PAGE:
Jesus is the same way in our main passage, when he’s speaking about John, much of it is written like one-half of a phone call. This tells a reader that Jesus was not delivering some sort of monotone deep speech, but was riling up the crowd to get them excited about John and ready to learn about whatever else Jesus has to say. Let’s take a look at how the scene likely played out:
John’s disciples are beginning to leave, possibly with more questions than answers for their master, but before they’re out of earshot, Jesus begins to call out to those around him about John: “What did you go out into the desert to see?” He picks up a blade of grass and blows on it. “A reed swayed by the wind?”
There are scattered murmurs in the crowd, nothing definite as the crowd doesn’t know where this is going.
“If not, what did you go out to see? A man dressed in fine clothes?”
The crowed starts laughing. A few “No!”s and “Of course not!”s ring out.
“No, those who wear fine clothes are in kings’ palaces.” Jesus looks towards Jerusalem and the great Temple of Herod. The crowd, tired of the ruling class, chuckles. Jesus waves everyone to calm down before their bitterness with the Romans and Pharisees wells up into a riot.
“Then what did you go out to see?”
Somebody in the crowd finally yells out, half jokingly, “A PROPHET!”
“Yes. I tell you, and more than a prophet.”
Jesus was a man with emotions; he laughed and cried just like we do today. Likewise, his sermons were delivered with feeling, not in the often cold way they are read in church, and often how they were probably read in the synagogue as well. And this was the genius of our Lord. Had Jesus come with power and might, sure the religious ruling class would have likely fallen in line right away, but the people on the outskirts would have fled in fear. Instead, Jesus came weak, insignificant, and just as human as the rest of us (though also God at the same time), and through that he reached the people who needed to be reached.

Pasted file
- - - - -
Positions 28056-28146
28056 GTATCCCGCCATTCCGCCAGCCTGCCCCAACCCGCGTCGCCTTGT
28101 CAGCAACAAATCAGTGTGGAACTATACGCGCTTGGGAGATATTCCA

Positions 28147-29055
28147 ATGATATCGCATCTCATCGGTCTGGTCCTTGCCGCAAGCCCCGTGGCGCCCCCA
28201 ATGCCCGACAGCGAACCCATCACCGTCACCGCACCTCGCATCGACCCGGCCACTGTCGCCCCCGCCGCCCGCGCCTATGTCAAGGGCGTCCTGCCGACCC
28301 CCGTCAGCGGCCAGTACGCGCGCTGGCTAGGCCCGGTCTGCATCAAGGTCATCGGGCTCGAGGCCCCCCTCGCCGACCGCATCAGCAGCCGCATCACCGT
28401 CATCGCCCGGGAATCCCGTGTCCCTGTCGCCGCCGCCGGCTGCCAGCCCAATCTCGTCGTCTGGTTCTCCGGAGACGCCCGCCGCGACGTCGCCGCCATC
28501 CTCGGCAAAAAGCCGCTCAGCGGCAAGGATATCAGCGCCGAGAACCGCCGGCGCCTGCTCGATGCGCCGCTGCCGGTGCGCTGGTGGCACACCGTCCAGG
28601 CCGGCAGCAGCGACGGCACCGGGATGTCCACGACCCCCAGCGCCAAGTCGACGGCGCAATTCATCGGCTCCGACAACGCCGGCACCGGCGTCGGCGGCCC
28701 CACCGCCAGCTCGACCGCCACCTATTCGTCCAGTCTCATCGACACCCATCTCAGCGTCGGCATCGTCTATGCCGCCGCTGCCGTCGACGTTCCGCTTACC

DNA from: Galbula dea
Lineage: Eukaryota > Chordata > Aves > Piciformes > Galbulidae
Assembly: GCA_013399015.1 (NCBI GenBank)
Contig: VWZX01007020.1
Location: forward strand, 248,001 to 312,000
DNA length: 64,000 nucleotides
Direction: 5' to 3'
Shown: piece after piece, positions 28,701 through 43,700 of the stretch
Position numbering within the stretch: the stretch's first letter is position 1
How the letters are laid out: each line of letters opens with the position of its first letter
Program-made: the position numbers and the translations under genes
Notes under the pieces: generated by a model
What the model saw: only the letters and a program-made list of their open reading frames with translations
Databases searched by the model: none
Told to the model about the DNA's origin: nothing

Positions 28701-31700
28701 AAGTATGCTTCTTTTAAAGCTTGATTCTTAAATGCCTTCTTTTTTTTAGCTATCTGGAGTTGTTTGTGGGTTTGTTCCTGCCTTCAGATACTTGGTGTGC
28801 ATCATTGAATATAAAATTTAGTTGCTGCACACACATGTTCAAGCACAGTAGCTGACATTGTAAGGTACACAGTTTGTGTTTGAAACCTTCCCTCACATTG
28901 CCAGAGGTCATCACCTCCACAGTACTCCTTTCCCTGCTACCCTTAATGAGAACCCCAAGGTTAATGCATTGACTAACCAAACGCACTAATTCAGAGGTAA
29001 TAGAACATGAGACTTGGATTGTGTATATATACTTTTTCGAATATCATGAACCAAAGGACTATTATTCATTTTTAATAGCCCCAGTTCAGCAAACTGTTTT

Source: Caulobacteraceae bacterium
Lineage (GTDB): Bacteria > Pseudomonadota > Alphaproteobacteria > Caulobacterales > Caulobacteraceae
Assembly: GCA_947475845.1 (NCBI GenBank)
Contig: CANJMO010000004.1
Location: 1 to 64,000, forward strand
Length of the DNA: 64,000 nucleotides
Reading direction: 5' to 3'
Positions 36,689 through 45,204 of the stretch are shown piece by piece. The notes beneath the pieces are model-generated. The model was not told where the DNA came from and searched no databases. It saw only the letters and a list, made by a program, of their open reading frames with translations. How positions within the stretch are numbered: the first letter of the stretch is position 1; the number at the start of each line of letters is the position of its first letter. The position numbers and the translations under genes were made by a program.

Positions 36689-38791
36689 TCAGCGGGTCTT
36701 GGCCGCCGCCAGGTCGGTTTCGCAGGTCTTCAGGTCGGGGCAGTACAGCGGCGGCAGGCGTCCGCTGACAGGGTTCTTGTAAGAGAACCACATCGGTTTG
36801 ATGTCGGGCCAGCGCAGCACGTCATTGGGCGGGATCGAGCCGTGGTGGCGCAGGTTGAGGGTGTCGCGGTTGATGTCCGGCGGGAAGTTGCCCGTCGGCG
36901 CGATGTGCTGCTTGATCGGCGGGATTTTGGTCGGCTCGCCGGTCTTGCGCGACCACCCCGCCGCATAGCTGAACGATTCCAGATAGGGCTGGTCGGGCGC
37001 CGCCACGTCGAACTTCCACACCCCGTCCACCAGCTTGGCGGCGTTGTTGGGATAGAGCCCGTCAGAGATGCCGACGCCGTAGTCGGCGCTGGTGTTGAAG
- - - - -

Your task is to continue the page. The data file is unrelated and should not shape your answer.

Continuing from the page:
Many Christians get excited about their own righteousness and beg for the Lord to come and bring his kingdom, and exterminate all evil, but as we have been waiting now for 2000 years, somebody should probably be asking, “What’s the hold up? I mean, Jesus said he’d be coming soon, right?” Indeed, the Lord did say that in Revelation 22:7 (“Behold, I am coming soon! Blessed is he who keeps the words of this prophecy in this book.”), but after two thousand years we have to wonder what is taking so long. This is why Peter addressed the issue,
The Lord is not slow in keeping his promise, as some understand slowness. He is patient with you, not wanting anyone to perish, but everyone to come to repentance (2 Peter 3:9).
And that is the true love of the Lord. The angels of heaven are biting at the bit to come and wipe sin and death from this earth, but the Lord Jesus Christ is holding them back, waiting. The Lord will come again, we can be assured of that, for it has been promised, and God keeps his promises, he’s just waiting until the right time. Every lost soul grieves the Lord, and so he wants to make sure that all of those who can be saved, are. And so we wait with him.
But what do we do while we wait for the coming of God? We do the work he called us to do, which is to follow in his and John’s footsteps, and use an antiquated (though very much alive) book to try to convince people to believe in something absolutely unbelievable.
For the message of the cross is foolishness to those who are perishing, but to us who are being saved it is the power of God.
For it is written:
“I will destroy the wisdom of the wise;
The intelligence of the intelligent I will frustrate.”
Where is the wise man? Where is the scholar? Where is the philosopher of this age? Has not God made foolish the wisdom of the world? For since in the wisdom of God the world through its wisdom did not know him, God was pleased through the foolishness of what was preached to save those who believe.
1 Corinthians 1:18-21